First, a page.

Co-working spaces offer a lot to their members: collaboration, community, coffee (and beer!). The industry has mushroomed into a movement aimed at just about anyone looking to get out and meet others while working. Let’s explore the Bay Area’s co-working spaces representing at #NewCoSF and #NewCoOAK, October 5th-8th.
Oakland-based coworking spaces make a great impact on the local community. For example, Youth Impact Hub “provides a collaborative workspace for youth social innovators, offering programming and community networking while engaging businesses, agencies and organizations to support community led change.” On October 8th, get into Youth Impact Hub, “learn how young people in Oakland are leading the way through social enterprise development and explore how adults and businesses can support the growth of a sustainable future that includes and benefits everyone.”
The Port Workspaces is “a supportive community of entrepreneurs, artists, chefs, makers and professionals sharing four historic Oakland buildings.” At Port, they “mix coworking with cooking,” according to Berkeley Side, and the results are delicious, “Port Workspaces have opened a unique kitchen co-working space. Called the Port Kitchens, this collaborative kitchen space is part of The Port’s newest co-working office space on the floor below. Port Kitchens offers a more modern, technology-aided collaboration between entrepreneurs.” On October 8th, go to Port and discover, “a better way to work, network and cultivate a community.”
Tech Liminal invites “invite technology experts, business professionals, community leaders and students to collaborate and learn together.” According to KALW, co-working spaces like Tech Liminal have become quite popular in recent years, “Instead of working alone, independent workers—freelancers, contractors, independent consultants and temps—are increasingly joining co-working spaces. These are collaborative work environments where independents can rent desk and meeting space down to the hour. Roughly like a gym membership, at co-working spaces, you pack your laptop instead of your sweats.” The lure of co-working space is the opportunity to collaborate with professionals in other industries. On October 8th, do just that. Visit Tech Liminal for a panel discussion moderated by Tech Liminal’s founder, Anca Mosoiu and made up of diverse group of founders, designers, and programmers. Get to the bottom of “How to distinguish between a technical problem and product-market fit, and, why using technology can be so complicated.”
WeWork is on a mission “To create a world where people work to make a life, not just a living.” With multiple WeWork locations in the Bay Area, you’ll have double the opportunity to explore the space at #NewCoSF and #NewCoOAK. On October 7th, get inside WeWorkSF and learn how the shared economy affects individuals. On October 8th, go behind the scenes at WeWork Berkeley and “learn how everything WeWork does is designed to build community.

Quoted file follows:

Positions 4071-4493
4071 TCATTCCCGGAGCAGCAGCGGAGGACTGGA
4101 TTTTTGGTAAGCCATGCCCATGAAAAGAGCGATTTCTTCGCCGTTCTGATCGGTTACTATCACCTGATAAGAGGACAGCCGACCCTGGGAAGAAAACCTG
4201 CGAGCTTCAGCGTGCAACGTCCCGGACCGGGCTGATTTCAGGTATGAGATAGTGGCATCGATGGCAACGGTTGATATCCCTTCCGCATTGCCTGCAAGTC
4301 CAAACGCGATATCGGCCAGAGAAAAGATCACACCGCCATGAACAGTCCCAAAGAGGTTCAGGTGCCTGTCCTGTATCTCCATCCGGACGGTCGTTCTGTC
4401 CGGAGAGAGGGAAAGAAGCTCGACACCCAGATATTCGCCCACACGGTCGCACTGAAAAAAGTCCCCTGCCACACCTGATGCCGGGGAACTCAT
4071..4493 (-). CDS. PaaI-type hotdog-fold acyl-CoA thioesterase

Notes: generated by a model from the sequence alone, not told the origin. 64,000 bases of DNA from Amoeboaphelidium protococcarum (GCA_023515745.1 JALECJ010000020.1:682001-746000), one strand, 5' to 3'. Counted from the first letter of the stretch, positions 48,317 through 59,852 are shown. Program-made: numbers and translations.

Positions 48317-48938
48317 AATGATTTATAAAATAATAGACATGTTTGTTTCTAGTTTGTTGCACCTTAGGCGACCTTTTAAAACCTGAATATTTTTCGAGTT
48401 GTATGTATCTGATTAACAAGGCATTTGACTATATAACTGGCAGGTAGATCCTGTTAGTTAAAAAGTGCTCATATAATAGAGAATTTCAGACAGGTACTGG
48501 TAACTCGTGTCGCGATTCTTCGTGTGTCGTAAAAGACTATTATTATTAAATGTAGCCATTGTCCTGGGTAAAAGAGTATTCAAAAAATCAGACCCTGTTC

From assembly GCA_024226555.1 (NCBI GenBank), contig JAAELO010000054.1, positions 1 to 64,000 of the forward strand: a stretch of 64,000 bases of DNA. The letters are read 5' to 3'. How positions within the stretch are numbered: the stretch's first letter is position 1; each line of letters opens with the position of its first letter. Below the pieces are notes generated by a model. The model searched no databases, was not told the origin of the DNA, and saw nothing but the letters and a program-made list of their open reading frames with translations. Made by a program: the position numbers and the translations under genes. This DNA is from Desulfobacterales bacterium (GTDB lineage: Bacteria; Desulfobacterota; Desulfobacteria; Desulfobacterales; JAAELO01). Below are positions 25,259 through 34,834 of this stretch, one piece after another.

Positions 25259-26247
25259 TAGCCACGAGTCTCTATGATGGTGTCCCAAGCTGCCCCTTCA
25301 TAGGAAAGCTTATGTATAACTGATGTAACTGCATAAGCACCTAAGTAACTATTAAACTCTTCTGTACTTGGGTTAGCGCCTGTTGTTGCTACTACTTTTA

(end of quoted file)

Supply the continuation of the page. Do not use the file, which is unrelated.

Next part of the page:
San Francisco is home to many co-working spaces as well. Take Westfield Labs. They’re “committed to transforming emerging ideas and technologies into viable businesses that move the retail industry forward.” Westfield Labs knows, “as the retail landscape continues to evolve, the future of the industry lies in the convergence of the digital and physical retail space, which is where Westfield Labs enters the scene.” On October 6th, get inside Westfield Labs and explore its location on the apex of “ the global hub of innovation and the development of digital technology.”
PCH believes, “If it can be imagined, it can be made.” As featured in Tech Crunch, founder and CEO Liam Casey, aka Mr. China, “sources, designs and manufactures custom hardware for Fortune 500 companies and startups in Shenzhen. Before founding PCH in 1996, however, he spent 10 years in the fashion business. Now Casey is excited to see a “renaissance in prototyping” that makes creating hardware prototypes almost as easy as sewing fabric into garments.” On October 6th, join PCH Lime Lab Co-founder, Kurt Dammermann in a discussion about “what’s fueling the renaissance in hardware, as well as trends in the connected device marketplace (IoT).”
Lemnos Labs knows “hardware startups require capital and hands-on expertise,” and they blend the best elements of a seed stage firm and incubator. Lemnos Lab’s hardware-focused warehouse is not typically open to the public (though you can get a sneak peak in this Tech Crunch video), but, on October 7th, get “a rare look inside an incubator not typically open to the public and hear directly from Lemnos Founding Partner Jeremy Conrad about the various hardware startups in the company’s portfolio and the emerging hardware startups trends Lemnos is seeing in San Francisco.
Get inside these and other innovative organizations changing the way we work and live at #NewCoSF and #NewCoOAK, October 5th-8th.